There was a paucity of regulatory news in December, but what came to the forefront was problematic for Ginnie Mae collateral. Specifically, the issue of fast prepayments in high coupon Ginnie Mae pools, primarily due to loans originated to veterans and their families, bubbled to the surface once again in December. Prior to this month, Ginnie Mae had set out to find a solution to the perception that servicers were ‘churning’ loans made to veterans. Servicers were allegedly reaping the benefits of fees related to closing new loans while not actually creating economic value for the veteran borrowers. A task force between the Department of Veterans Affairs and Ginnie Mae was set up to investigate the problem, making investors believe that Ginnie Mae would be aggressive in cleaning up the practices that were leading to such fast prepayments. Early in December Ginnie Mae announced an initial set of new policies to combat the problem, underwhelming even the most timid of prognosticators. The initial policy appears to lack anything that will materially alter the prepayment picture. Specifically, Ginnie Mae announced that the agency would be looking into servicers that are out of step with market peers and would be making speeds a factor in evaluating participating servicers. Furthermore, cash-out and streamline refinance pools would only be deliverable into TBA if the borrowers had made six payments, and 210 days had elapsed on the loan. This change would not go into effect until April of 2018. The result of these changes is very mild. Speeds might be reduced for an extra month before spiking, but with no concrete rules it is unlikely prepayments will materially fall overall. Prior to the announcement, the market had been anticipating something along the lines of a net benefit test that would actually prohibit servicers from making loans that delivered no economic benefit for the borrower. Instead, the only action announced thus far is nebulous at best and nearly useless at worst. Ginnie Maes underperformed notably on the news and the month, as investors now have legitimate reason to worry no help will be the horizon in 2018. As the task force has not concluded its work, further announcements are quite possible.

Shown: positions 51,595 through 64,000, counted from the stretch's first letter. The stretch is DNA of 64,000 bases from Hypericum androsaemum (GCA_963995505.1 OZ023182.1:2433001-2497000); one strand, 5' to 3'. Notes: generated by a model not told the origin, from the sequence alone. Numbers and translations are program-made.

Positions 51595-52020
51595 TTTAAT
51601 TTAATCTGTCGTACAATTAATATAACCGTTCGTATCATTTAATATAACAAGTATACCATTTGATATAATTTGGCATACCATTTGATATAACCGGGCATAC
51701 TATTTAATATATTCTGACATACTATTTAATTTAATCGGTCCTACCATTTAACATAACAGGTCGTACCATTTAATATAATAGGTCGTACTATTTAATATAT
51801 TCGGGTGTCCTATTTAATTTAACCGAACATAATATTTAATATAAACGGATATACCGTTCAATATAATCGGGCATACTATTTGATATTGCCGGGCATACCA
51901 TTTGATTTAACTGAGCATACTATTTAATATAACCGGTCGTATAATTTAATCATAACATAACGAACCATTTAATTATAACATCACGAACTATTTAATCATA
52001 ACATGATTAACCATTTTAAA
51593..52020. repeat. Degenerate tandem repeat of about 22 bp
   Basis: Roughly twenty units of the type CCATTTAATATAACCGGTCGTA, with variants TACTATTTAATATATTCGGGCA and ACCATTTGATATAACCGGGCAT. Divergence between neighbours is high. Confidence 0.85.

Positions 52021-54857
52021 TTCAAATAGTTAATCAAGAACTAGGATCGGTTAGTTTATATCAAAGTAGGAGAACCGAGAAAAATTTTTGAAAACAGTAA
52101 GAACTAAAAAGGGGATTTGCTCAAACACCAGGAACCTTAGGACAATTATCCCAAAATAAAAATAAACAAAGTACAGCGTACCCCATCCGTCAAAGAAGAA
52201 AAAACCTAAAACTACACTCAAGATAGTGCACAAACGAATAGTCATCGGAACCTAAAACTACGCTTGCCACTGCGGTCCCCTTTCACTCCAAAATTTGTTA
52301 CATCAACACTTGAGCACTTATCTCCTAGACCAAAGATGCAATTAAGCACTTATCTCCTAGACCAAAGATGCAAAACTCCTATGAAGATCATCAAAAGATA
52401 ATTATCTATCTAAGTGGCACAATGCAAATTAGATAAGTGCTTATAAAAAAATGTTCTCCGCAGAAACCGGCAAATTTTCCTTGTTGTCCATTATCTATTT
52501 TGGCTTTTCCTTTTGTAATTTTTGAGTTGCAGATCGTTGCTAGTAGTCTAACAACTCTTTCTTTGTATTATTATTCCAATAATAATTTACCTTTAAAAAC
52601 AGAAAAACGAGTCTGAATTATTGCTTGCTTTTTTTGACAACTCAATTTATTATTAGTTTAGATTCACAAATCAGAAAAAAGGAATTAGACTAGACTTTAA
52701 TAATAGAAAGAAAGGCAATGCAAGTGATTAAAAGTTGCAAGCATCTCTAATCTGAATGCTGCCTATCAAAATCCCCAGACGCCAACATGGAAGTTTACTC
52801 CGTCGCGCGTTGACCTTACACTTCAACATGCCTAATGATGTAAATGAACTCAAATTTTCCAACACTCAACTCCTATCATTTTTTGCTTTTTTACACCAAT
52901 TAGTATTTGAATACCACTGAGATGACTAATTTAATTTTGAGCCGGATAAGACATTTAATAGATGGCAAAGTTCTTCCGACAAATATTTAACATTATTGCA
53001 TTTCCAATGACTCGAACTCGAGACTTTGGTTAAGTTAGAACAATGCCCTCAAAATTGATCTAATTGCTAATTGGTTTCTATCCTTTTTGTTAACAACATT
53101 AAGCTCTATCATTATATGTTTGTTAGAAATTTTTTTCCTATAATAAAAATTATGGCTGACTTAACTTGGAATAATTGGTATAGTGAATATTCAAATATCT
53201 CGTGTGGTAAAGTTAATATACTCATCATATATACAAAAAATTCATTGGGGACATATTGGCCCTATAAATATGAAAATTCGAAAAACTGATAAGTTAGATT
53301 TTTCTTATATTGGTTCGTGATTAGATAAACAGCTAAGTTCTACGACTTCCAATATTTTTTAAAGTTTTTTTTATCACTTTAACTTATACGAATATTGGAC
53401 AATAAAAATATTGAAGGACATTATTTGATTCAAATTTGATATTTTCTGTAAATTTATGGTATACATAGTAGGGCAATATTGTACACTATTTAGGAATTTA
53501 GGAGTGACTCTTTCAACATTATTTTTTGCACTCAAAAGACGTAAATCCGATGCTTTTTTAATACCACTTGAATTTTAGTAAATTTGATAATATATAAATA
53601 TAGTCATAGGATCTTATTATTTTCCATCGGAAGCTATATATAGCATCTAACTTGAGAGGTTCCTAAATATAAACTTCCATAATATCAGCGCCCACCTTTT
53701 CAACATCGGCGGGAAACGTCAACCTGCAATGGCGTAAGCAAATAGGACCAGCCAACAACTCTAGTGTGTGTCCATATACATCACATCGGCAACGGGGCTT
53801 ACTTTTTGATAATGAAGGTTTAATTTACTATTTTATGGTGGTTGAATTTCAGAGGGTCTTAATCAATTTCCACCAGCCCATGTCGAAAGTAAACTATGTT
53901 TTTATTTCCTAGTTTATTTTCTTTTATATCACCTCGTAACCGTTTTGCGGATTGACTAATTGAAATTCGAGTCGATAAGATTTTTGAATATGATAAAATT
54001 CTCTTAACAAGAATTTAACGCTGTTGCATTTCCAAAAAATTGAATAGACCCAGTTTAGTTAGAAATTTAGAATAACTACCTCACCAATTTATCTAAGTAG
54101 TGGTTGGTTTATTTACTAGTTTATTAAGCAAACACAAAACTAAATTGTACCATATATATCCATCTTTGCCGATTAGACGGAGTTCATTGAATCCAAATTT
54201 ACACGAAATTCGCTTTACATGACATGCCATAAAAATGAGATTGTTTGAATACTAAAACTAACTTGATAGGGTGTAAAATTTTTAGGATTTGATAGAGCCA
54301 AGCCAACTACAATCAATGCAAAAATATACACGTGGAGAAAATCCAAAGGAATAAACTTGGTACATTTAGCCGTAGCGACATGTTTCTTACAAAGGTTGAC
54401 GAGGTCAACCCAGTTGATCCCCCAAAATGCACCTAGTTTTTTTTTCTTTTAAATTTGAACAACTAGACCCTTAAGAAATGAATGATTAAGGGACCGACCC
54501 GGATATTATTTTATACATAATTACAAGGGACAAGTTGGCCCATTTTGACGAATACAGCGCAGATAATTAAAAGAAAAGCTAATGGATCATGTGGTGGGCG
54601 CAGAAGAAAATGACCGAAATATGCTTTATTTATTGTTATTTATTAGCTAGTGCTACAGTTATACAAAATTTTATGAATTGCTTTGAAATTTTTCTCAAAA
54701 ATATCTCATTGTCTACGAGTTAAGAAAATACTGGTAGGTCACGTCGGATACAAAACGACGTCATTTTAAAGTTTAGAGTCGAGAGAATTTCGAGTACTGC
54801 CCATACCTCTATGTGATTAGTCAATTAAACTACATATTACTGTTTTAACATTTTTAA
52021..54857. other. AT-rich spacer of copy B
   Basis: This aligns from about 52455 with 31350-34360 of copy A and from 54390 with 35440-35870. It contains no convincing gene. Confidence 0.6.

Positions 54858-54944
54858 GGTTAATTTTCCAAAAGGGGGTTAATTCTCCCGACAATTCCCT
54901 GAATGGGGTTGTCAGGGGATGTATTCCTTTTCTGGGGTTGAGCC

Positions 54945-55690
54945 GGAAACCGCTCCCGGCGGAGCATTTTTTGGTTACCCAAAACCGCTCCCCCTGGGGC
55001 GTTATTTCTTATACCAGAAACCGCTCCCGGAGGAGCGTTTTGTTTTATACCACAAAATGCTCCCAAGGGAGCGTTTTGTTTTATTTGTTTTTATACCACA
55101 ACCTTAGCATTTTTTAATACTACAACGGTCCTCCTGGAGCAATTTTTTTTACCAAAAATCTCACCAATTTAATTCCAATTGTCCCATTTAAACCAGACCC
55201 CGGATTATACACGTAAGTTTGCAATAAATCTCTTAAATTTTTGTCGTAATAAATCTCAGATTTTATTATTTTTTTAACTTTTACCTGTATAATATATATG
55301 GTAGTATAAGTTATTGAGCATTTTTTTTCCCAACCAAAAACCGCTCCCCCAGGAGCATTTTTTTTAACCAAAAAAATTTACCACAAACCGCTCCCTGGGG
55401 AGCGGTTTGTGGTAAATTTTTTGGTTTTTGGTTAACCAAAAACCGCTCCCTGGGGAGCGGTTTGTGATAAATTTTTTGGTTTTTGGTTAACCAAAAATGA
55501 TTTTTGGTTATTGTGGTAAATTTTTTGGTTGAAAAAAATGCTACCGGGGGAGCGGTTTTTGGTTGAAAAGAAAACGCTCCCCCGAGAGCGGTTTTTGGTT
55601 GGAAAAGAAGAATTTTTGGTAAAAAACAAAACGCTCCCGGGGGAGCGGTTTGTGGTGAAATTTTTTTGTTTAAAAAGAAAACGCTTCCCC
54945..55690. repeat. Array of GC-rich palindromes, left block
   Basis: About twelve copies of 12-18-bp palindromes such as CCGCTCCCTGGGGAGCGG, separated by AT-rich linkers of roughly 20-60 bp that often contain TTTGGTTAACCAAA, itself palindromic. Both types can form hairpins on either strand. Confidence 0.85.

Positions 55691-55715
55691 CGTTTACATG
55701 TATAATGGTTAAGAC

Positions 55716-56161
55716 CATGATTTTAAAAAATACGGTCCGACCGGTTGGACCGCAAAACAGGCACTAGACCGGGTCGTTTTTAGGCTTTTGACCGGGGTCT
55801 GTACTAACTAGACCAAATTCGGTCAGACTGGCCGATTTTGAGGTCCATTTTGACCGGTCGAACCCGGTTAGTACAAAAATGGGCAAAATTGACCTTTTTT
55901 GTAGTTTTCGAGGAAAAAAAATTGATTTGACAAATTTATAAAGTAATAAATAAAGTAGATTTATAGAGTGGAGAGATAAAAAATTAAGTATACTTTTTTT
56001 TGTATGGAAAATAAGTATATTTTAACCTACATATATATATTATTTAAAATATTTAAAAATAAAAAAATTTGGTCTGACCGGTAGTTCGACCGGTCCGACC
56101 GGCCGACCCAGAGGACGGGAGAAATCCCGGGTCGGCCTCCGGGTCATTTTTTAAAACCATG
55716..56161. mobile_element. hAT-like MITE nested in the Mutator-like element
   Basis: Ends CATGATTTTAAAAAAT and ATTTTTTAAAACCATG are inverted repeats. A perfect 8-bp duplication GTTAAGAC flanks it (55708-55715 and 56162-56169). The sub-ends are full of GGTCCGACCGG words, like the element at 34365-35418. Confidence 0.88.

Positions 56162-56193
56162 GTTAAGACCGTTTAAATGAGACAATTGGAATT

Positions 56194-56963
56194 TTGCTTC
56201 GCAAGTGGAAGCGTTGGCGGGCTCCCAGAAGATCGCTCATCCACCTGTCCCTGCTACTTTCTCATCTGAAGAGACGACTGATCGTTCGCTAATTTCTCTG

The story of 2017 was one of historically low volatility, minimal prepayment concern, and strong risk market valuations that pushed agency mortgage valuations into positive territory. While there is a case for each factor to persist into 2018, it has rarely been the case in markets that things stay the same for too long. Just 18 months ago, a seismic prepayment wave was brewing on the back of an unexpected decision by British voters to leave the European Union. One year ago, much of the risk was thought to be the opposite, that strong U.S. growth from the surprising U.S. election result would cause extension risk to be the primary challenge confronting agency MBS investors in 2017. Neither of those fears fully came to fruition, but both are illustrative of the constantly changing landscape of financial markets, and agency MBS in particular. After a year largely devoid of macro shocks, where most of the perilous headlines came from regulatory concerns, it should not be considered a given that 2018 will look the same as the year just passed. Ultimately, after a year of historically low volatility and surging risk assets, discretion may be the better part of valor as the calendar flips to 2018.